In the mid-seventies I decided to apply to law school, mainly to further my political work. I attended Loyola Law School (where Sheila Kuehl was once again a professor and a dean) from 1977-1980, while I continued to teach at Concord, received my J.D. in 1980, took (and passed) the State Bar Exam in the summer of 1980, and was admitted to the State Bar of California in January, 1981. I promptly began representing tenants in Santa Monica, where I lived, under the new rent control law, and was appointed to the Santa Monica Rent Control Board in June, 1981. I later ran for election to the Board (twice) as a candidate with Santa Monicans for Renters' Rights (SMRR), and was elected both times. My son, Alex, was the first and only baby to be nursed at the dais in Santa Monica City Hall. I served on the Board, including several years as its Chairperson, in its heyday, until 1990, when term limits forced me to leave. I loved the work. I still have in my possession a file full of "thank-you" letters from tenants for whom rent control was life-saving.
In 1982, my mother asked me if I would like to run Concord High School with her - and make it a family enterprise. I happily agreed and never looked back. I was determined to make Concord a no-nonsense, bureaucracy-free school, dedicated to academic excellence and to remaining small, and open to all worthy students through a pro-active scholarship program, including scholarships for minority students with promise. My aim was to make the school better every year, not bigger, because I believed in the "magic" of small classes for the high school years: a brilliant instructor in a room with about fifteen, sometimes far fewer, equally brilliant and motivated students always produced amazing results. I constantly strove to make the school one that I would be proud to have my own sons, both model students, attend. It took several years, but by the mid-nineties the school had become "an academic haven for the serious student" (my son Alex's phrase - it was on all of our brochure materials) and extremely successful, with over 35% of the student body on some form of Concord-funded scholarship, no mean feat on the hyper-competitive, social-climbing Westside of Los Angeles. In addition, we did no fund-raising among the parents of the student body, in contrast with most private schools, who do it incessantly, as we believed it to be an intrusion into the academic process and would compromise our relationships with parents and students. We managed not only to survive that way, but thrive. Parents loved the fact that they could just pay the tuition and be done. We also did not involve the parents in the running of the school, as we felt that practice to be inappropriate. They had their own jobs, and we had ours. We had very frequent contact, but the parents were not "used" by the school as unpaid labor.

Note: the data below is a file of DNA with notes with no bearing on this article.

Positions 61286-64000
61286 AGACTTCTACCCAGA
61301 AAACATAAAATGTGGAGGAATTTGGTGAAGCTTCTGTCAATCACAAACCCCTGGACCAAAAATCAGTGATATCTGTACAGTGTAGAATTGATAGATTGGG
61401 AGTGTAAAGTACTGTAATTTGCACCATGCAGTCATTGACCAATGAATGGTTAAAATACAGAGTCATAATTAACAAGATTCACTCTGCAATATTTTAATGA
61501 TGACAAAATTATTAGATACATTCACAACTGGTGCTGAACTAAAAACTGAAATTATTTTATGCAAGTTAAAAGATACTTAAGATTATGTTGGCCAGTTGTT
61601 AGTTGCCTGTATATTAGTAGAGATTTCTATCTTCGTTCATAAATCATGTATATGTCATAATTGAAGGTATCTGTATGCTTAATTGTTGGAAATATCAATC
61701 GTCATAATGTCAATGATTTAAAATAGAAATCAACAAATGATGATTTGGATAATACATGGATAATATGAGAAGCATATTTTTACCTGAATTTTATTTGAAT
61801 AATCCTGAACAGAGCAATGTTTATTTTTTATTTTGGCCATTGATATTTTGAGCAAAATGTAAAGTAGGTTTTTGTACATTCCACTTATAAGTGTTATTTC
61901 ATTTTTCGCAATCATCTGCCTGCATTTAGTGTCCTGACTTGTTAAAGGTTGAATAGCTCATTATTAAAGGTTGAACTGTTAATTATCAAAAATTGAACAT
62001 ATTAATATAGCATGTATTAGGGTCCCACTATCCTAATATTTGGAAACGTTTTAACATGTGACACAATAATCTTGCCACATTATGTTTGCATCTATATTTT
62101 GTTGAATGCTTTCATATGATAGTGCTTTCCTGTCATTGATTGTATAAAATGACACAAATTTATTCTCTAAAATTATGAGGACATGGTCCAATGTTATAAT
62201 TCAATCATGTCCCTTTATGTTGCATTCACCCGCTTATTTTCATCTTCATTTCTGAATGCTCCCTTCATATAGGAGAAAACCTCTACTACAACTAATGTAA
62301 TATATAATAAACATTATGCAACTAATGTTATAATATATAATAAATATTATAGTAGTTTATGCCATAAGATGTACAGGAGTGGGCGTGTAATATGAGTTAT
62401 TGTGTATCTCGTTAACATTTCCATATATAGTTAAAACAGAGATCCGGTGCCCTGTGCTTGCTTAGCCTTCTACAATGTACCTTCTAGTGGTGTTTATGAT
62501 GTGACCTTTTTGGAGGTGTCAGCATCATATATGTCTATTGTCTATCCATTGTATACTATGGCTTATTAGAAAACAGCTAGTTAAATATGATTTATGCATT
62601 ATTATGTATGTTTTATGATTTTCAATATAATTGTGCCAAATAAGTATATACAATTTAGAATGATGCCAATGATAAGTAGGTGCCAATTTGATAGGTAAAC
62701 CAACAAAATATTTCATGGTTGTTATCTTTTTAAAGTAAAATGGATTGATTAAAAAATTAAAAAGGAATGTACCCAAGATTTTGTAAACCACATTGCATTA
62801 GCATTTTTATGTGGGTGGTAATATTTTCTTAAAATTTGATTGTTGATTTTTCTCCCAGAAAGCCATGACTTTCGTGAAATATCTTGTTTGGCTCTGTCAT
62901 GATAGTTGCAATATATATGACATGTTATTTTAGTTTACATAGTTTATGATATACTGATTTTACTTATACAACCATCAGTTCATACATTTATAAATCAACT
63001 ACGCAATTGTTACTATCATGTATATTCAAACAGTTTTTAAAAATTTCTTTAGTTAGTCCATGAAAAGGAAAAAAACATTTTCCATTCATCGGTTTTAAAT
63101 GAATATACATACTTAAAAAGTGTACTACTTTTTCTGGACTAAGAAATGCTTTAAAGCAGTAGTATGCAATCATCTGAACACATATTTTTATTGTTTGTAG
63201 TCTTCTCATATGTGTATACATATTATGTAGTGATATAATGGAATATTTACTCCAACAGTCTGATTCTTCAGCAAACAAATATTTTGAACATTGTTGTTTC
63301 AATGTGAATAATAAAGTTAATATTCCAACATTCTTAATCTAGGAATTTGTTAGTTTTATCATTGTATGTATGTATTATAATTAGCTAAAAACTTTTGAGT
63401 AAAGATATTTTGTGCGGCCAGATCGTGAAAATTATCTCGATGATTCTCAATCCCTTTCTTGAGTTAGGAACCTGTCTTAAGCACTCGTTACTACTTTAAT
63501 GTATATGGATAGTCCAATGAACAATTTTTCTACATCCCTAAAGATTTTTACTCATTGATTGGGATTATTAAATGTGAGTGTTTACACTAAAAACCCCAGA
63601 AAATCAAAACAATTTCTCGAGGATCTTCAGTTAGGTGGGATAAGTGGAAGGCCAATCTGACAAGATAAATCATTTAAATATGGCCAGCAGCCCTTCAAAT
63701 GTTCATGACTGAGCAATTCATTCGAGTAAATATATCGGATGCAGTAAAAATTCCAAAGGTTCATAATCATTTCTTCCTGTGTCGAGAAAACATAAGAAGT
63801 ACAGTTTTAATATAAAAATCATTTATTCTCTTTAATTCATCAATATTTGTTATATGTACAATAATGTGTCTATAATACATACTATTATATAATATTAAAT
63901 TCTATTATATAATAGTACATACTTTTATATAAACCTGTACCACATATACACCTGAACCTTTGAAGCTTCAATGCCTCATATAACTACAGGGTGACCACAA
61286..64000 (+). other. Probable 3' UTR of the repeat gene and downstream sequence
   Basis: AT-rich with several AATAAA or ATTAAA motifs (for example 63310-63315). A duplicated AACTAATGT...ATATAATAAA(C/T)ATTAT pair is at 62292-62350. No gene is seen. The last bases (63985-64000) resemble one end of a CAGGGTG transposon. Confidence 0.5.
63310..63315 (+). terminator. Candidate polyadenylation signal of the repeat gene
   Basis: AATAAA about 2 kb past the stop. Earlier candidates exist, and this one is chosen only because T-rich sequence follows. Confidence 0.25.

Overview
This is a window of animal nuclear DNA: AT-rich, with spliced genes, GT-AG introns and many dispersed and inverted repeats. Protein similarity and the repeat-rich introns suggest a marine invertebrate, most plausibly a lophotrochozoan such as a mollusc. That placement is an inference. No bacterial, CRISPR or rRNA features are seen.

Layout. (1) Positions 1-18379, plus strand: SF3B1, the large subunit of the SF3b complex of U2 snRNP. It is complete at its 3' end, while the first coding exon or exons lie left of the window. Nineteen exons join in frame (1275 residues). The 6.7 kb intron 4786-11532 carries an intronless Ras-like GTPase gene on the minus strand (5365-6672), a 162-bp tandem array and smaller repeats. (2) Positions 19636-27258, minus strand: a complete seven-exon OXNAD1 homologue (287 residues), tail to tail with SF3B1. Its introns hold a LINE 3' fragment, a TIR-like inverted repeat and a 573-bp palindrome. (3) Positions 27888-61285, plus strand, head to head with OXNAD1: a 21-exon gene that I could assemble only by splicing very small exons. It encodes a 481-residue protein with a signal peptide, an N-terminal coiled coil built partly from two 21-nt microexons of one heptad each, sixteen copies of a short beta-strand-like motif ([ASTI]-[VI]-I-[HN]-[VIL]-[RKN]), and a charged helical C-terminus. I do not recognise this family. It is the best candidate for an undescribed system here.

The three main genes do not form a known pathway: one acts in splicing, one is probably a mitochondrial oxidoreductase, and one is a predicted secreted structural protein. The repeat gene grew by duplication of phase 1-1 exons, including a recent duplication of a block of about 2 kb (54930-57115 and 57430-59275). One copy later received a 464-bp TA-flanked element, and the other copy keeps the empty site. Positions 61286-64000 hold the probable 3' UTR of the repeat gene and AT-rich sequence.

By the early 2000's, Concord High School's record of college acceptances and collegiate merit scholarships was unparalleled [see Internet Archive - Wayback Machine - www.archive.org for www.concordhs.org, for a yearly announcement, always advertised in the Los Angeles Times, of each graduating class (including all college and university acceptances and scholarships), the annual curriculum, the annual faculty roster and many letters of profound thanks, addressed to me, from parents and students], an achievement I was able to sustain until the worsening economy destroyed the middle-class economic base of the school. Concord was unique and never attracted mainstream upper-class families seeking athletic programs and after-school activities. I did everything I knew how to do to fill up the school during the Great Recession, but the success I had enjoyed in doing so earlier eluded me; the middle class that had supported the school was broke. Full-paying families already in attendance became scholarships; I kept their students at the school, often for no tuition at all.
To summarize, then, other than the jobs I had while still at the university (UCLA), I spent my entire working life at Concord High School, the school founded by my mother, at first as an instructor, then as Concord's Administrator/Director and finally as Concord's sole Director after my mother retired in 2001. I ran Concord extremely successfully, and in exactly the same way, for nearly thirty years, and amassed an extraordinary record of college and university acceptances and merit scholarships when, as a small, independent, solely tuition-supported, no-nonsense high school, with over 35% of the student body on Concord-funded scholarships and no sports program of its own, in the uber-competitive, social-climbing environment of the Westside of Los Angeles, subjected to several crises not of its own making, it should have died more than once.